It is a legal requirement that your business provides all of its employees with a written statement of the main terms of their employment. These must include:

  • A description of their role.
  • The amount of pay.
  • Working hours.
  • Holiday entitlement
  • Sick pay entitlement

This information must be provided to the employee within two months of them starting with the business. If a business fails to provide its employees with the required information they are liable to a fine equivalent to up to four weeks of the employee’s pay.

The written terms can be included in any form but we recommend using a full employment contract and ideally you should also put in place a HR handbook which sets out the companies policies on employment related matters.

Health and Safety Legal Obligations

If your business will employ staff then in addition to employment law obligations tBusiness Legal Obligations - Health & Safetyhere are a number of health and safety obligations that you need to consider.

All staff, whether employed or self employed, are entitled to work in a safe environment. The requirements for complying with this obligation are very broad.

Essentially an employer must do whatever is reasonably required to ensure the safety and welfare of their workers. There are however two specific points that an employer needs to cover to meet this obligation:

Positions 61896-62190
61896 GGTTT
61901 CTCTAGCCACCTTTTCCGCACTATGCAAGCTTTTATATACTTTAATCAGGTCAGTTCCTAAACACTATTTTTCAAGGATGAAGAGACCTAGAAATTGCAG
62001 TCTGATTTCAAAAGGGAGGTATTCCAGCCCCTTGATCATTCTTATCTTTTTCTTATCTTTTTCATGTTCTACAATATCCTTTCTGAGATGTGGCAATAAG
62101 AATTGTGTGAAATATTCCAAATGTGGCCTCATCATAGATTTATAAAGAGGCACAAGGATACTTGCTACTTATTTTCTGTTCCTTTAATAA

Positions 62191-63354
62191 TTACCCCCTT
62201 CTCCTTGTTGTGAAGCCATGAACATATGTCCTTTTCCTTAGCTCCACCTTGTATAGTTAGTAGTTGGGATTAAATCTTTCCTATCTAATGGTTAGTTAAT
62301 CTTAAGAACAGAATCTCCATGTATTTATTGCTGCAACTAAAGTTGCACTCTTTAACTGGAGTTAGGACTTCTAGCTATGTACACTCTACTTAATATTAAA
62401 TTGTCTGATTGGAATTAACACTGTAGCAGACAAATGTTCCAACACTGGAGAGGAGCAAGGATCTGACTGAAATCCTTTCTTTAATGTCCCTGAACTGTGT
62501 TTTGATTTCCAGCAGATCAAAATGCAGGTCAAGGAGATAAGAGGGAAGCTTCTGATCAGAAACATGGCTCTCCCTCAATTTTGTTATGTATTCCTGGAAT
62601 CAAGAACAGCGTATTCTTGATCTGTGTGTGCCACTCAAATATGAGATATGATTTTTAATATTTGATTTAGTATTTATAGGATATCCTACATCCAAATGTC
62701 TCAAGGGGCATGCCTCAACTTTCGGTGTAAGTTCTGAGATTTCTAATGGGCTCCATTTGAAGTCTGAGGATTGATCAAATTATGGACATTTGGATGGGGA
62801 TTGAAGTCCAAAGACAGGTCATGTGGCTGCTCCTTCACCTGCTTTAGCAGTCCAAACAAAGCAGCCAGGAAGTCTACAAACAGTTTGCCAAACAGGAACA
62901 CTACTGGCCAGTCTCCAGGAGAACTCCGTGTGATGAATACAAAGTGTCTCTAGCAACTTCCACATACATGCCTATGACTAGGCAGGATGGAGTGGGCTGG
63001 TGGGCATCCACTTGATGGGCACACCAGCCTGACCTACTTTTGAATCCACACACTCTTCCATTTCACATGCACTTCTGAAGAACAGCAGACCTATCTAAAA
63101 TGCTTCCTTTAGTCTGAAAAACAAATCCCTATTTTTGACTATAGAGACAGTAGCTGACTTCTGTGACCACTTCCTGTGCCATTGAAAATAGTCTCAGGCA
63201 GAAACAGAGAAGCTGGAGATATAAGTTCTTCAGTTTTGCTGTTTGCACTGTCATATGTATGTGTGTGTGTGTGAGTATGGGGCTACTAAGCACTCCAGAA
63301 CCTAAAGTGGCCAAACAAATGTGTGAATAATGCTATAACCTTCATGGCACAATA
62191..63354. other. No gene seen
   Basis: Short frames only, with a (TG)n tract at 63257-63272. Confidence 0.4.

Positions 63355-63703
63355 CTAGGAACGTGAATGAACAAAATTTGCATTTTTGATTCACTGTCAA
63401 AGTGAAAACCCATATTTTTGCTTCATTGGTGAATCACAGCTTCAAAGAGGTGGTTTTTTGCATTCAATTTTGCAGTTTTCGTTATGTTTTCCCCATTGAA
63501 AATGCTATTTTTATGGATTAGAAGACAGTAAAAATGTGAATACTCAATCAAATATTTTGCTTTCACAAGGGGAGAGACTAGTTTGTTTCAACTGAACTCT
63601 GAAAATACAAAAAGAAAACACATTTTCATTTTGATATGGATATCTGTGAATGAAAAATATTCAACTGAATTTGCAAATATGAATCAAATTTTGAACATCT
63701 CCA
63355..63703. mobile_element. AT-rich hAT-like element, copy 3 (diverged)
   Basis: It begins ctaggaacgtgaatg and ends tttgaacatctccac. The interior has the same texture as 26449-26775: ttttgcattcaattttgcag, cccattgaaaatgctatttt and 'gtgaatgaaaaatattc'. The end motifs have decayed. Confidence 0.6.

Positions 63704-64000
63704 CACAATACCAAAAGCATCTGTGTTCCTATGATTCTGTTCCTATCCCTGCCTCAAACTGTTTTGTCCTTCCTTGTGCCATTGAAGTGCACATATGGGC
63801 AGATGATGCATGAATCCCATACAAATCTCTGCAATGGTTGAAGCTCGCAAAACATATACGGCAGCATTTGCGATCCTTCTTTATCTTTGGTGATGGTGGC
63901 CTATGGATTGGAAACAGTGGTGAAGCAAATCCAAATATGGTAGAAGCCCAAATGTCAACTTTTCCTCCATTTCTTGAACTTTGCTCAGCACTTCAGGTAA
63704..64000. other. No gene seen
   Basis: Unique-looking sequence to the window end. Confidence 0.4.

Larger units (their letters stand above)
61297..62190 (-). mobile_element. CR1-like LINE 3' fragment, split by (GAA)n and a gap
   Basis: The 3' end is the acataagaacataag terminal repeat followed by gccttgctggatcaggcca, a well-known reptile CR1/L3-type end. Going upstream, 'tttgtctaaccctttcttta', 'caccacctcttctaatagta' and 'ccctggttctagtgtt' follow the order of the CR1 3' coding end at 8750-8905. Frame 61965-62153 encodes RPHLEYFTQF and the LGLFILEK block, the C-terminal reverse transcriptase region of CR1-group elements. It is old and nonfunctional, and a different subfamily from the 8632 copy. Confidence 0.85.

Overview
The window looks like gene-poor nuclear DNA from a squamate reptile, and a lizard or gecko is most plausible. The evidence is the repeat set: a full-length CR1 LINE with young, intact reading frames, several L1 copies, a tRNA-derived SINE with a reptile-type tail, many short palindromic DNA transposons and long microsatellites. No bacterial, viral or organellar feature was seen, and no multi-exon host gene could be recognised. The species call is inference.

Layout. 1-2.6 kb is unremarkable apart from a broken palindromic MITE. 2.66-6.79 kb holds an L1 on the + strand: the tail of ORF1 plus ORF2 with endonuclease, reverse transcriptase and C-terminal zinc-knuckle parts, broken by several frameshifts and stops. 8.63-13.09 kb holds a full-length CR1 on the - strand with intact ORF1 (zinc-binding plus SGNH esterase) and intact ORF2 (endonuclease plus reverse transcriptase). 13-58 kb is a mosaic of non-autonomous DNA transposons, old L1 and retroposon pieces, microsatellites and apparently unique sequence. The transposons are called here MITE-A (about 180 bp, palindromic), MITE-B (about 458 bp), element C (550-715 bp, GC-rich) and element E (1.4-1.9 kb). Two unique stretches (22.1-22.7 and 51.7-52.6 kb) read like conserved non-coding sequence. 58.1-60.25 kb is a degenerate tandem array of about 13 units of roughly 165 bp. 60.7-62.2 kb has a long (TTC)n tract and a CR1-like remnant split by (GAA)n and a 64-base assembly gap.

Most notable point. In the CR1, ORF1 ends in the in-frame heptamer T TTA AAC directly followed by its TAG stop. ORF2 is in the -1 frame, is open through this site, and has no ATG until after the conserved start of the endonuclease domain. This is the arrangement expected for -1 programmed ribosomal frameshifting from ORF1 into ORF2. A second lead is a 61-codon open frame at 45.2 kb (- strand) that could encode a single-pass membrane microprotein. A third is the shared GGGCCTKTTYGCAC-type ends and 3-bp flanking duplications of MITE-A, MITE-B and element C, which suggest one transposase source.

The employer must be able to demonstrate that they have assessed the risks that employees face in the workplace. This can be achieved by putting in place a health and safety risk assessment.

The employer must be able to demonstrate that it has given all workers details of any risks within the workplace and information on how the employer seeks to minimise risks to a worker’s health and safety. This can be done by putting in place a health and safety policy.

In addition if your business has a premises and you employ staff then you need to consider fire safety and the obligations imposed by the Regulatory Reform (Fire Safety) Order. Compliance with this legislation requires that all businesses with a premises install and maintain a fire protection system. This means that you must have fire extinguishers on the premises and ideally appoint a fire marshal and establish an office evacuation procedure.

Insurance legal Obligations

If your business has employees then it is a legal requirement to have ‘employers liability’ insurance. If you have a premises where non employees may visit then it is also a requirement to have ‘public liability’ insurance in place.

Data Protection Compliance

The General Data Protection Regulations (GDPR) were implemented in May 2018 and impose strict legal obligations and compliance requirements on all businesses that collect personal data of any sort.